The Kitchen 2019
It’s the last month of the year and I was able to catch up with the last major theatrical release of this past year. There are still a few other home video and TV movie releases that I haven’t gotten around to, but I should get pretty close before the end of this month and will have a ranked list next month. As for this specific movie, I didn’t hear very much good about this when it was in theaters and while I strongly considered going out to watch it, I just missed it. I thought it was interesting that it was based on a comic and it was about Hell’s Kitchen which is usually associated with Daredevil, though it has absolutely nothing to do with any superheroes at all. Instead, it’s a period drama about the mob featuring comedic actresses. Unfortunately, the trailer featured pretty much all of the comedic bits in the mostly dramatic movie, none of the characters really had any strong personalities to draw me into their stories and by the time things got interesting in the third act, it wasn’t enough to save the film.
It’s difficult to get a real feel for any of the characters until well over halfway through the movie. The movie starts with a super quick introduction to all of the three main women that basically tells us only the most basic and stereotypical information about each of them. Melissa McCarthy’s character Kathy is a mother, Tiffany Haddish’s Rose is a Black woman married to a White man in the 70’s who also has a racist mother that doesn’t like her, and Elisabeth Moss’s Claire is a battered wife. That’s pretty much the extent of what we get to know about these characters before each of their husbands get arrested and sent to jail for three years while the women are all homemakers with no jobs and only one of them has kids.
It’s unfortunate that the trailers seem to undercut the drama with a touch of humor. While the movie isn’t sold as a comedy, there’s enough prominent jokes in the trailer that it feels like it’s trying to be the next Suicide Squad rather than the next Scarface or Goodfellas. There is a lot about the story that’s unclear in the beginning, but it’s never really sold as any sort of mystery. We’re introduced to these women and see their struggle as they rise to power within the family. We’re seemingly supposed to root for their success and worry about their pitfalls. But before long, they get themselves in deep into the criminal element, especially as they go outside of their territory to try and bring in what could be thought of as a big account where a Jewish community is constructing a building but they are in with the Brooklyn mob. The women do some pretty dark things in order to get the Jewish to work with them and it’s difficult to root for them at that point. Not only that, but the turn seems to come out of nowhere and we don’t see much remorse or doubt at this point. It’s not until the reveal in the latter half that Ruby has been working the angles this entire time and has been playing against everyone, but it’s a twist that probably would have worked better had the audience been in on it from the beginning so we could see the workings of her plan rather than have them be revealed past the point where we would care.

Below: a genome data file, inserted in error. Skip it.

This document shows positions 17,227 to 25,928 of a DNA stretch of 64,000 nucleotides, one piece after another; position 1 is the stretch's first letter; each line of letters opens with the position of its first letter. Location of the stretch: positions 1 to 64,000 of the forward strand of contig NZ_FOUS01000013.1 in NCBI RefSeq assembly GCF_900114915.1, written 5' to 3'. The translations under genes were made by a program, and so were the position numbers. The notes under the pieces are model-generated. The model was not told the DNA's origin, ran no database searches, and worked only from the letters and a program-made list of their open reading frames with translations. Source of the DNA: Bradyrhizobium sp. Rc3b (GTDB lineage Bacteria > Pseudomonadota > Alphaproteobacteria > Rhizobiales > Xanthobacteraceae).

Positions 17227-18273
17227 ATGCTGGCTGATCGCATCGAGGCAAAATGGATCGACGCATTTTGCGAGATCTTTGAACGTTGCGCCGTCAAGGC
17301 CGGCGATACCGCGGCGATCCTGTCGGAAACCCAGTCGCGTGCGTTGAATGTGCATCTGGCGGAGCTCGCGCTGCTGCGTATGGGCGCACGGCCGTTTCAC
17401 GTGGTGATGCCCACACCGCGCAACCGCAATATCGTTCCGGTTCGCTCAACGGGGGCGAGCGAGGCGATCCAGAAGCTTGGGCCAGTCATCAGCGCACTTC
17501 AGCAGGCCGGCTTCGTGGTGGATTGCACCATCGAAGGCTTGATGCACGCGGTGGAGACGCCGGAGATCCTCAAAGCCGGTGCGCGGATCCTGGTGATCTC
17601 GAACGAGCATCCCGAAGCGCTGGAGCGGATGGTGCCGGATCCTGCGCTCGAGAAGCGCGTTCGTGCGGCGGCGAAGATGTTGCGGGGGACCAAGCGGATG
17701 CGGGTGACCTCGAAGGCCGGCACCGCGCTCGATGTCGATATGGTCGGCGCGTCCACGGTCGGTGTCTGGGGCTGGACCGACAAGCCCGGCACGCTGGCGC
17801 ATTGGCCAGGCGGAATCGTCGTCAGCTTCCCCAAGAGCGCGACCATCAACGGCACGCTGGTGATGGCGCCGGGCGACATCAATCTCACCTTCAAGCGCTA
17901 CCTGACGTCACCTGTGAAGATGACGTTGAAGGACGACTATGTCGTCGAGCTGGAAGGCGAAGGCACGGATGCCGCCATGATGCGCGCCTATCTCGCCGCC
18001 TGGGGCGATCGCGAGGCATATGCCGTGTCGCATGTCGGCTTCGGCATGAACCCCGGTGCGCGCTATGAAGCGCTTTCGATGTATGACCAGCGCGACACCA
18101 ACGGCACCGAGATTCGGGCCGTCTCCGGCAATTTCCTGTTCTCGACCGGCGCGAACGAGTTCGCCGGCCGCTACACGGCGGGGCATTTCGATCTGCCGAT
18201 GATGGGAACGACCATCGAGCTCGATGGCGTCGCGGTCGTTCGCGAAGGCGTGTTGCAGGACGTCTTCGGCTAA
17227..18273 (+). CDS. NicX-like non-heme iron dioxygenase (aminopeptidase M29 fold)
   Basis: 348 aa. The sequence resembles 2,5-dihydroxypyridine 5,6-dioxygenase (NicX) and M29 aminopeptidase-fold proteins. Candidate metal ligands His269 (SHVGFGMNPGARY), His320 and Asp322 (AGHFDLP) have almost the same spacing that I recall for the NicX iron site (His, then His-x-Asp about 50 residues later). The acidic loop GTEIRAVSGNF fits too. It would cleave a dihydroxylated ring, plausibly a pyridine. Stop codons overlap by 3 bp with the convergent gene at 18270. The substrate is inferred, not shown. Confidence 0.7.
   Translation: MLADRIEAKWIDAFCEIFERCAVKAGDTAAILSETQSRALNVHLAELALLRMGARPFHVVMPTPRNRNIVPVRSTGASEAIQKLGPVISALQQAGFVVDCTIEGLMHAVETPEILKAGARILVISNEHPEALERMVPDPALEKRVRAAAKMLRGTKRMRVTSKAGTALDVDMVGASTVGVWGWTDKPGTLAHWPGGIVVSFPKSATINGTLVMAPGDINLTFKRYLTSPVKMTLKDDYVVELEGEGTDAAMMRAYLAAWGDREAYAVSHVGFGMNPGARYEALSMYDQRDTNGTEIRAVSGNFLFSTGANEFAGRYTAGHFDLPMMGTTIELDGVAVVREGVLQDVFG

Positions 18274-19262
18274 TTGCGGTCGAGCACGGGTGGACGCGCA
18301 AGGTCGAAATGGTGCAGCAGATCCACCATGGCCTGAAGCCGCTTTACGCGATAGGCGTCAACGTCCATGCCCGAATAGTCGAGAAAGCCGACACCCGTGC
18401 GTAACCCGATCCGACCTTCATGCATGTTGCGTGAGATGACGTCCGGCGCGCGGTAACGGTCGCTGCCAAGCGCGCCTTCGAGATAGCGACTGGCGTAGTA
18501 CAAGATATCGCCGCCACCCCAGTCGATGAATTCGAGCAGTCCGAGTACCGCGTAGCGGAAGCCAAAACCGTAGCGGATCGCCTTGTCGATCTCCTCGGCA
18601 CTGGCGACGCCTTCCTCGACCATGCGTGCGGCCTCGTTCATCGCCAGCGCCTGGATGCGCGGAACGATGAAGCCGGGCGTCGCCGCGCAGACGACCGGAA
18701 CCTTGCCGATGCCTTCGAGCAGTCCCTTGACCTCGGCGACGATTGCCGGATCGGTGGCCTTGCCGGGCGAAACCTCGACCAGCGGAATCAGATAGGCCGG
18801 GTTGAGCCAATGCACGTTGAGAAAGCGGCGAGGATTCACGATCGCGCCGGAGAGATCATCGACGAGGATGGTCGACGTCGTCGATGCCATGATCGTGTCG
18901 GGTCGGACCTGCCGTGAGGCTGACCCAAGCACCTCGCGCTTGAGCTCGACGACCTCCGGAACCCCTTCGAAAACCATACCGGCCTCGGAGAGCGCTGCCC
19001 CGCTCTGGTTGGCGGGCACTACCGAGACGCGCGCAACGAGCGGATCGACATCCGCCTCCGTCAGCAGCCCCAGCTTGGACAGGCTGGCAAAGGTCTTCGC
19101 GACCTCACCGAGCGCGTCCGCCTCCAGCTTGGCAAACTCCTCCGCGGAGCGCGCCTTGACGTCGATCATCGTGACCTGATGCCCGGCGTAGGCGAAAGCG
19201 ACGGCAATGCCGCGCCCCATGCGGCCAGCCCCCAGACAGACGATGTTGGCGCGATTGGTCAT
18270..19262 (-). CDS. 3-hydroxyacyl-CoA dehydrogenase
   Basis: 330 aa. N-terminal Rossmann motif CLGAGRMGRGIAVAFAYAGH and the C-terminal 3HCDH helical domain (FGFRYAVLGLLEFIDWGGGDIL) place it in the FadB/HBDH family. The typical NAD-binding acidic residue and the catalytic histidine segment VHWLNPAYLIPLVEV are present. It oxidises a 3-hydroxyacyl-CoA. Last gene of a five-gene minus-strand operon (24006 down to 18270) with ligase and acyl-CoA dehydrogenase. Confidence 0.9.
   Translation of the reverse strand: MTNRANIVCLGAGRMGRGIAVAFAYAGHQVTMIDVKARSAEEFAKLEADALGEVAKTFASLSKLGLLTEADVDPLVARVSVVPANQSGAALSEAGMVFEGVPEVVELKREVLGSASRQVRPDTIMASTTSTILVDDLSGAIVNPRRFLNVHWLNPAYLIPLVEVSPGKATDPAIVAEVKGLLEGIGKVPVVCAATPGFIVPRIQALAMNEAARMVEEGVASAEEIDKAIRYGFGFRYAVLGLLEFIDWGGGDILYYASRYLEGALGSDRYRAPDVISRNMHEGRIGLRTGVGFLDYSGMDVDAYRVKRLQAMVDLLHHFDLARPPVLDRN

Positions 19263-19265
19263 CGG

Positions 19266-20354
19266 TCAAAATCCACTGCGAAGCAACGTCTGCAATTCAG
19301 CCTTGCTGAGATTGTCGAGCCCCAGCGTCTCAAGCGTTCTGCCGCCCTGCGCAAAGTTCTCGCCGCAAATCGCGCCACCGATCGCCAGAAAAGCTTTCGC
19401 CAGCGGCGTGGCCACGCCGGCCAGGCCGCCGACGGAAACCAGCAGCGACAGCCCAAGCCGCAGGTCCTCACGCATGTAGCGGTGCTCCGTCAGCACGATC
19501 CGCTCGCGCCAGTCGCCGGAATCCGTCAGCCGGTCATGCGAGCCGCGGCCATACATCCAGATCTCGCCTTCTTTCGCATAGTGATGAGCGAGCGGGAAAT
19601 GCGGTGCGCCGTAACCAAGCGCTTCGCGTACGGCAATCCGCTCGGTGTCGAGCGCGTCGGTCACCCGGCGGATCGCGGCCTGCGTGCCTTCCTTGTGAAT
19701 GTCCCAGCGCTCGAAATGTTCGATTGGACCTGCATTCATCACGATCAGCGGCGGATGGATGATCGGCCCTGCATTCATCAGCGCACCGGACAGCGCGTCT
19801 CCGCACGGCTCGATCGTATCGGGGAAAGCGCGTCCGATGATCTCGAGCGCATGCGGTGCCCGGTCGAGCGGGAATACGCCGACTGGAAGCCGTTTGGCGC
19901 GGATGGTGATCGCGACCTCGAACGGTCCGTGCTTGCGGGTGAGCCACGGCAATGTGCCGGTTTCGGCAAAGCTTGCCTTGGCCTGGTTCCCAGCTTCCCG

It’s also difficult to see this as an overall tragedy where there’s an overall arc with a rise to power and a fall from grace because by the end of the movie, two of the three women are presented as having won, more or less. While they have been working against each other at points, they come to a begrudging alliance in order to head up the start of a powerful mafia empire. This feels like it’s supposed to be a win, but there’s not much time spent on the things that they’ve lost. Especially Claire who actually had the strongest arc of the three characters. She started out as a battered wife with no real personality, but when Domhnall Gleeson shows up out of nowhere to rescue her, she grows into a strong mob enforcer who begins to almost relish the act of killing. But once again, it doesn’t quite go far enough because it has two other characters and plenty of plot to focus on.
What’s most disappointing about this film is that it has a lot of things going for it. While some people might not care for the leads in general, they are all great actors and can handle everything they are given. It’s just that they’re not given the best material and it never comes together in any sort of satisfying way. The comic relief was too minimal for this to feel like a lighthearted action comedy, but it was too awkward for it to feel like a proper release in a straight up drama. The characters were too shallow to really care about their story arcs and the story was too thin to be invested in what’s going on around them. Things just kept happening seemingly out of nowhere with no set up, no foreshadowing, no lasting consequences. Characters died left and right, some of them got funerals, others didn’t. The constant shifting of power should be fascinating to watch, but it’s just handled poorly that it’s difficult to follow what’s going on at times. It’s a shame because there’s a strong concept here, and it’s refreshing especially as it’s a female-centric story in a genre where that is rare. Until next time, this has been Bubbawheat for Flights, Tights, and Movie Nights.